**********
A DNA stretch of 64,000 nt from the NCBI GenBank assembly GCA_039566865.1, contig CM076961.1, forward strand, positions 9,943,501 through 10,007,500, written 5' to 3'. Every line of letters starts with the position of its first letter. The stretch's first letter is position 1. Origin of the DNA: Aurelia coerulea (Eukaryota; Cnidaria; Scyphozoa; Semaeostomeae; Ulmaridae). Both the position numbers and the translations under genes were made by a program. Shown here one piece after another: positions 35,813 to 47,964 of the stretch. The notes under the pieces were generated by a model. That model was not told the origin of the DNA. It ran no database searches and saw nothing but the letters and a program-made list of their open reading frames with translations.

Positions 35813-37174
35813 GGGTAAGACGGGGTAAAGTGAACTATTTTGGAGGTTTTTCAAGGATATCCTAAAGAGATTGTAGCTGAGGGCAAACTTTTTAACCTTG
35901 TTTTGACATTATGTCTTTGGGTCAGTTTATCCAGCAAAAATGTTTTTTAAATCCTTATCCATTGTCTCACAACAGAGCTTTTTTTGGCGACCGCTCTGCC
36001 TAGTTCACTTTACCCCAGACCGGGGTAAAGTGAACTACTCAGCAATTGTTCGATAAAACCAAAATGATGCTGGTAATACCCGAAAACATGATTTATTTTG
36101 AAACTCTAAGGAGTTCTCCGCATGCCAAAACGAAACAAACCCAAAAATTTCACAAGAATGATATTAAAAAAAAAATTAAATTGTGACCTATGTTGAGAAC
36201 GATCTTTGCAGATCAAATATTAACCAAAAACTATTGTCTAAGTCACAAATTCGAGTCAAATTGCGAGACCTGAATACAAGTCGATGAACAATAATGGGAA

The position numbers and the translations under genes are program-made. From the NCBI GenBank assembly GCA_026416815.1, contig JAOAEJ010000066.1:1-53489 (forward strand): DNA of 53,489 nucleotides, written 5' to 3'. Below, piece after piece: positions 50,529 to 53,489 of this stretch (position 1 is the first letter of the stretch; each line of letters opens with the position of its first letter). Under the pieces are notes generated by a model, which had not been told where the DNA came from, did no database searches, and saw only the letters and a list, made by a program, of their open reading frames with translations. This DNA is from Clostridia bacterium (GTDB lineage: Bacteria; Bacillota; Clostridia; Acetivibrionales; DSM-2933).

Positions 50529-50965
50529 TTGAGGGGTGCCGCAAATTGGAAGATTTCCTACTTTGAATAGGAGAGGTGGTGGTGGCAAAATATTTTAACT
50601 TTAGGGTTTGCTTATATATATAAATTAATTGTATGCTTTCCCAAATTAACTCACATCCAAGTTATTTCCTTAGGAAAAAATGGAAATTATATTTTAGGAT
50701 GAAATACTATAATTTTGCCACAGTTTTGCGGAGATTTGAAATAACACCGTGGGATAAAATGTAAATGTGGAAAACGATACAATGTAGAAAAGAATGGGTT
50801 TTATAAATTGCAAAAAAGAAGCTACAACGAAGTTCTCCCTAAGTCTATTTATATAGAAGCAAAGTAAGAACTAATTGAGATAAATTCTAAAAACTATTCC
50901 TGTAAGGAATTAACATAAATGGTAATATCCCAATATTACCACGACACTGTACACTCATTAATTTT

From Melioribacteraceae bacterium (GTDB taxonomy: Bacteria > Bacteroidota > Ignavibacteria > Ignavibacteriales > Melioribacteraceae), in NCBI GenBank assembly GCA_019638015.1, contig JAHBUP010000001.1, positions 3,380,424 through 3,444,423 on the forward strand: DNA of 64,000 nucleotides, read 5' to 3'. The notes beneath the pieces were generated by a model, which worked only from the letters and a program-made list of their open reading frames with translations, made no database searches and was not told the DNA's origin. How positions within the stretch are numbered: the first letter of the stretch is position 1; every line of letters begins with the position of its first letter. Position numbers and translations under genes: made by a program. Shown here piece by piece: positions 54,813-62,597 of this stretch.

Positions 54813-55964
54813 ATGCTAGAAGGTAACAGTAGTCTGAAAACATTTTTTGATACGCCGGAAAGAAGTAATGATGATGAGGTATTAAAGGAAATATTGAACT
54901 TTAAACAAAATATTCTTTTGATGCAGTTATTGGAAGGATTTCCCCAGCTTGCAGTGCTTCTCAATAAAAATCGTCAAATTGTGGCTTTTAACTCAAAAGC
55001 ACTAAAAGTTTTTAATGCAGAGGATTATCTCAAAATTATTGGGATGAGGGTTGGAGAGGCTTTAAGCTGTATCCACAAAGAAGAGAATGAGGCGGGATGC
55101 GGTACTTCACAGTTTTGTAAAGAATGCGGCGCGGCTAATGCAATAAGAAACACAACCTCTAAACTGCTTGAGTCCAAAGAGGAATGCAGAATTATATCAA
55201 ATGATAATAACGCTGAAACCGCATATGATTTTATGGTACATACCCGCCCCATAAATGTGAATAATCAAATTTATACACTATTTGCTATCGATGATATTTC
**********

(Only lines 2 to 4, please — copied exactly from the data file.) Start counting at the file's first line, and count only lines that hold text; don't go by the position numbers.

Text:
Positions 35813-37174
35813 GGGTAAGACGGGGTAAAGTGAACTATTTTGGAGGTTTTTCAAGGATATCCTAAAGAGATTGTAGCTGAGGGCAAACTTTTTAACCTTG
35901 TTTTGACATTATGTCTTTGGGTCAGTTTATCCAGCAAAAATGTTTTTTAAATCCTTATCCATTGTCTCACAACAGAGCTTTTTTTGGCGACCGCTCTGCC